Tuesday, January 27, 2009

How Does Your Garden Grow? A Guided Meditation for Creativity

Since posting my last article (Distilling Your Essence: A 7-Step Program), I have received a number of e-mails from readers asking for help with meditation. So I share with you this meditation technique that I developed for working with my creativity.
MED-I-TA-TION [med-i-tey-shuh n]. Webster's Unabridged Dictionary defines it as "Close or continued thought; the turning or revolving of a subject in the mind; serious contemplation; reflection; musing."

When it comes to meditation, a lot of emphasis is placed on emptying the mind and finding that place of absolute stillness within. But my experience has been that a mind devoid of thought is daunting and mostly impossible.
Think about it: Even the thought of not having a thought is a thought.
Some people find it easy to connect with silence or to completely empty the mind. Ultimately, I believe it’s more important to allow yourself the time and space to connect consciously with your thoughts rather than avoid the process altogether.

In this approach, I have experienced great success.

THE EXERCISE: HOW DOES YOUR GARDEN GROW? This meditation is a combination of contemplation and creative visualization. Here, you are asked to focus your thoughts for a specific purpose but hold them loosely enough to allow for the spontaneous expression of the subconscious mind, where your seeds of truth are often buried.

Our objectives are these: (1) contemplate a specific dream, desire or goal that you would like to achieve, (2) connect with your intuitive or subconscious self to understand what may be blocking the fulfillment of your desire, and (3) creatively transmute the poisons of negative thoughts into healthy growth.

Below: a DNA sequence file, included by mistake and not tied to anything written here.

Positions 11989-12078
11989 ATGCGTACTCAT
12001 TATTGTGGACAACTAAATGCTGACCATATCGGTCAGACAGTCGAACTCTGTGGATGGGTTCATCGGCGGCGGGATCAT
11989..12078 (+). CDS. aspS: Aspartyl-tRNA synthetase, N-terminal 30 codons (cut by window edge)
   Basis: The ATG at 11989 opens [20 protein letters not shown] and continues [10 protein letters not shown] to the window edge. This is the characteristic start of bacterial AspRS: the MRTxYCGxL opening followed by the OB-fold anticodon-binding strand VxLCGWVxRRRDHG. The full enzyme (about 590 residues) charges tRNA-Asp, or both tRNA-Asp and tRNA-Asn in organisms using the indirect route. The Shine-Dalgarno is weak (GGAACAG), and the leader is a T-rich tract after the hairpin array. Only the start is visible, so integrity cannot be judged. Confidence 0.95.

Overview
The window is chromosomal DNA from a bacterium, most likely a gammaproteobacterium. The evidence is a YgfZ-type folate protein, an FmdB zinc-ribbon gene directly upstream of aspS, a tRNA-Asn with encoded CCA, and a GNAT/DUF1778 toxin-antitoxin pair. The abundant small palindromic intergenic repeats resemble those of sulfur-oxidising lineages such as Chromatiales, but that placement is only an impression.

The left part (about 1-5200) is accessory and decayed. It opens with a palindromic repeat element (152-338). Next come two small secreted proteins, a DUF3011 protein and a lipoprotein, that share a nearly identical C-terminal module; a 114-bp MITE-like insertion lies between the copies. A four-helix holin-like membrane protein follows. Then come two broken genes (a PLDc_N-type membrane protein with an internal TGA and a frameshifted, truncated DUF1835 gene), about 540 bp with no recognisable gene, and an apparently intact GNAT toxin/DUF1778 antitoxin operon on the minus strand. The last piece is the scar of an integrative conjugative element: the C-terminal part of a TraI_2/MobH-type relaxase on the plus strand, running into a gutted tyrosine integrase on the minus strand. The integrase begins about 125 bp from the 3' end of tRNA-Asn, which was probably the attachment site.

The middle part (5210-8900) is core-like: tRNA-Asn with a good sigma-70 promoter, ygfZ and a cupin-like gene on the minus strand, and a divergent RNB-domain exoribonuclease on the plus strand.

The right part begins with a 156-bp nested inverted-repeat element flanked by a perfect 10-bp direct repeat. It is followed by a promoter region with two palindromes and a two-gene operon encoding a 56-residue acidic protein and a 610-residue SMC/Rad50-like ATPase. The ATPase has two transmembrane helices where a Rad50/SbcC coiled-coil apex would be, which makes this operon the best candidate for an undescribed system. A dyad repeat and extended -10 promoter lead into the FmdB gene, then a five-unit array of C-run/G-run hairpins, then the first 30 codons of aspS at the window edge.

I encourage you to read through all of the steps below before moving into the meditation. Just get a general idea for where this is going and then make it your own.

STEP 1: GET COMFORTABLE. Find a comfortable place to sit or recline. So much of the meditation instruction encourages practitioners to sit a certain way, hold our hands a certain way, touch our fingers together in a certain way, while doing a host of other things. My early days of meditation were frustrating and anything but enlightening. While for some, rules and a defined structure may be comforting, for me, I find that too many rules turn me off and take away from my experience.

So my only “rule” of meditation is this: Find what works for you and never give up.

As for me, I go into meditation almost always lying down, with my head on a pillow, arms and legs uncrossed, and covered with a warm, snuggly blanket. Gentle meditation while lying in bed just before going to sleep often will spark creative dreams that bring solutions to my most pressing dilemmas.

STEP 2: B-R-E-A-T-H-E. Now that you’re comfortable, focus on your breath. Most people find it challenging to focus on two things at once, but connecting with the breath is a great way to slow the mind chatter. Like Rain Man, I find it comforting to count, so mentally I count on the inhale and the exhale, which keeps me focused and grounded in my breath.

Spend a few minutes breathing.

STEP 3: FIND YOUR HAPPY PLACE. Imagine that you are sitting under your favorite tree. (I envision myself sitting under an ancient Blue Spruce tree in my backyard.) While comfortably seated on the ground, imagine that you grab a couple of the tree’s above-ground roots lying on either side of your hips and fasten them around you like a seat belt. The roots are important because they represent the core—or root—of your experience, and they serve as a conduit for removing the obstacles to your creativity.